On its surface, ADA was presented in such a way as to make you think you could just install a cheap audio jack, slap on some Braille keyboard stickers, turn some screws to adjust machine height — and compliance would be complete.
But pretty quickly, the reality of ADA compliance became clear to all: ATMs are NOT "toasters" and it takes a skilled professional to correctly prepare, configure and set up a machine to make itwork — and to stand behind the work once the ATM is up and running
What you see is not always what you get.
Have you ever purchased something only to find out that you needed different software, batteries, assembly, or whatever, and that you really didn’t know how to do yourself?
ATMs are sophisticated pieces of equipment filled with electronics, power supplies, belts, bearings, PC cores, communications devices, harnesses, cabling, LEDs — the list goes on and on.
For instance, to get to ADA compliance, you might have found out that not only did you have to install an audio jack, but you also had to have a volume control for it. Many jacks didn’t provide volume control. And some software wasn't designed to provide it, either. Then there was the possibility with some brands that once you had the correct software, you would find that you needed a completely different CORE or LCD.
The fact that an ATM looked like it was compliant didn’t mean it was. And it took skilled, professional sales and service companies to see the needs and to make the upgrades go as smoothly as possible. I saw colleagues in California, Iowa, Louisiana, Mississippi, New Jersey and everywhere in between work tirelessly to save financial institutions money and protect their investment in an ATM fleet.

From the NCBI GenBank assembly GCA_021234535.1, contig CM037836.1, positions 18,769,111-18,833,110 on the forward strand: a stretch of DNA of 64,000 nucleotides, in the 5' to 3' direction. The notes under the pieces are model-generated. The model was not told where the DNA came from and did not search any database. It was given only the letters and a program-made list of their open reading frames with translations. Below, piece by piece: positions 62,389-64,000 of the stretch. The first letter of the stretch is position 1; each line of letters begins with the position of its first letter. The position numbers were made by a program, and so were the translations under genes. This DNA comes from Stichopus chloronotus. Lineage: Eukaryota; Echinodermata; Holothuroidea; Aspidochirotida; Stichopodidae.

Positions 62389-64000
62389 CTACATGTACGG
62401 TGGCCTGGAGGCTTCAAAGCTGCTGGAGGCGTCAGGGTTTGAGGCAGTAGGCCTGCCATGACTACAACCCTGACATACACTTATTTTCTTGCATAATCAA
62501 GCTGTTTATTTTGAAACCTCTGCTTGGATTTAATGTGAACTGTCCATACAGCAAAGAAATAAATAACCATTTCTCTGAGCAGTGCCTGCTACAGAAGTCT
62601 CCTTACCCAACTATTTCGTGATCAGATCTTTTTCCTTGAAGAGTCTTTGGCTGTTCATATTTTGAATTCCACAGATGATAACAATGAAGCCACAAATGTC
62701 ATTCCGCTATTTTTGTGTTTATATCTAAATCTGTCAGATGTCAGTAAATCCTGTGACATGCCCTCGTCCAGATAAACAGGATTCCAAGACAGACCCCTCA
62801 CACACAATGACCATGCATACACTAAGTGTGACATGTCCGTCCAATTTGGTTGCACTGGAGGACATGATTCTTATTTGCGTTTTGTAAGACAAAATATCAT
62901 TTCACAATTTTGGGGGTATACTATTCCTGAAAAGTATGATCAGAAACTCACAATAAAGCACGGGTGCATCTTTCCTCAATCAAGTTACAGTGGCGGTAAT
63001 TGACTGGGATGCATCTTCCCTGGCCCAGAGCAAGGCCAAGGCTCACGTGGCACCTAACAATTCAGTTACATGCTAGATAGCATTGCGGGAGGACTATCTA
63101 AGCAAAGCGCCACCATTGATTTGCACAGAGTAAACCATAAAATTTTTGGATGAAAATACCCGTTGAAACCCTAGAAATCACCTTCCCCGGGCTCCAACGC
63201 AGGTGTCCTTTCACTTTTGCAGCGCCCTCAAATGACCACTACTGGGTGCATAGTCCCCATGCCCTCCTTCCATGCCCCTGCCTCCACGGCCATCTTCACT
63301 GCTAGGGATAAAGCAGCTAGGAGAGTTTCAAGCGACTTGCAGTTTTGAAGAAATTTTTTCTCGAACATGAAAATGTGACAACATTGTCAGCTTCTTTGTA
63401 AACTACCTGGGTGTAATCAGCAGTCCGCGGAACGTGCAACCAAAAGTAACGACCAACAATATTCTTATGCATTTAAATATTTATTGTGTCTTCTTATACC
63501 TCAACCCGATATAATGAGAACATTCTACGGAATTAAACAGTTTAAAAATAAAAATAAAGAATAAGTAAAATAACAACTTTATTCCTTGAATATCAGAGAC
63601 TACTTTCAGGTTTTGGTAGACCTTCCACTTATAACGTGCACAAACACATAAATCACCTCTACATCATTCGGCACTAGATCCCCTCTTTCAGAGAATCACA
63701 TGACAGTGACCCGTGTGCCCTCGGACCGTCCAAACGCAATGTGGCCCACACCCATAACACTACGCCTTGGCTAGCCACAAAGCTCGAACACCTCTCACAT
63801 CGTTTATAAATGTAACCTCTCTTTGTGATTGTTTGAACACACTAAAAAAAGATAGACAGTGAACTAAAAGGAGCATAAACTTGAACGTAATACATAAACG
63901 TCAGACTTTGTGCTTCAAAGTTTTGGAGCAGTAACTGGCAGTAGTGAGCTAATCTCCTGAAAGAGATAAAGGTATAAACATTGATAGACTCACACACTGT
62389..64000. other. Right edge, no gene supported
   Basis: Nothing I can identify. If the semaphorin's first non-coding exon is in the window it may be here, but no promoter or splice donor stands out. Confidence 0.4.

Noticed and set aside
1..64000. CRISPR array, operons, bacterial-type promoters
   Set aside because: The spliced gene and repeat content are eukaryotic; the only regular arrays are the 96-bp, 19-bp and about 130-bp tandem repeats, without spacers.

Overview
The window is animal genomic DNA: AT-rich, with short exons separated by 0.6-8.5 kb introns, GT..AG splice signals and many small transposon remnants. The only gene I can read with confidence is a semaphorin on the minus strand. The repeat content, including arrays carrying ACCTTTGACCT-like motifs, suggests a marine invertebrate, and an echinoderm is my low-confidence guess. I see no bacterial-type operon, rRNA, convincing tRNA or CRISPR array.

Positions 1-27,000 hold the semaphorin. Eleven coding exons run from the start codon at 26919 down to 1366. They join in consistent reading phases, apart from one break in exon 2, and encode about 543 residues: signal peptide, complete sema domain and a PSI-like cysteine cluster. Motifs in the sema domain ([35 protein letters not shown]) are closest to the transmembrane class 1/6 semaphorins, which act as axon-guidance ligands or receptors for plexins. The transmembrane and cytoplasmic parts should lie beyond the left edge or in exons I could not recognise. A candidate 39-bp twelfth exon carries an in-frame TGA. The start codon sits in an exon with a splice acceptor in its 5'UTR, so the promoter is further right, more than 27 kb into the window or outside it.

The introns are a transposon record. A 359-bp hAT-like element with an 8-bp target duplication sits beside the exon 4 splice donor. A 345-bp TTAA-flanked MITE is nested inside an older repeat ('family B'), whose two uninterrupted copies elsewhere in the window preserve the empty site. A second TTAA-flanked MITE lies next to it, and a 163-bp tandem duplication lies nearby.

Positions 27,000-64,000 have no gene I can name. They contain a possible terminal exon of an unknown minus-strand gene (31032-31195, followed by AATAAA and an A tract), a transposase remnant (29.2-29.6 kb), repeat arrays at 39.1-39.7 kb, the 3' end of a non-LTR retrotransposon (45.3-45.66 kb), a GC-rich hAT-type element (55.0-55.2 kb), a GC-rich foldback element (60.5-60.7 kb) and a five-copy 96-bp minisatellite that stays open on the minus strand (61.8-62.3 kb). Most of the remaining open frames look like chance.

What you don’t see matters.
Once ATMs are delivered, do you simply plug them in and — BAM! — they work?
If they were toasters they would. However, we have established that they are not toasters, so we know that during the rush to ADA compliance much more than a simple power supply was involved.
Again, skilled, professional sales and service companies were (and still are) needed to ensure that the network would drive the machine properly. Some brands might require four or five hours of software loading and setup so that the ATM would run correctly based on the configuration, network and customer requirements.
Getting it right would save many hours of reloading, downtime, frustration, and ultimately, lots of money ADA exposed many strengths and weaknesses of individual sales and service companies but clearly highlighted their value as a whole to financial institutions.
As I mentioned in a previous blog, PCI and EMV added wrinkles to many replacements and upgrades — and they still apply today. If you are a financial institution, do you have a partner who helps you sort out all of the wrinkles in order to save you time, money and any unintended consequences of your decisions? One who fully understands the value of the ATMs you have deployed and can advise you of upgrades — ADA related or not — that still need to be done?
If ATMs were toasters, ADA would have been a fairly easy transition in which everyone ended up with nice, shiny brand new machines that gave out cash. Now we all know what a huge "IF" that is. And why, in real life, ATMs require skilled, professional partners to keep an FI's fleet up and running and keep their customers happy. I've had the opportunity to work with many of the best; looking back on ADA has helped me appreciate their value even more!
Corey King works with American Bank Equipment "supporting companies that have boots on the ground." He has extensive experience working with and for ATM sales and service organizations and writes from a parts, machine, compliance and upgrade perspective.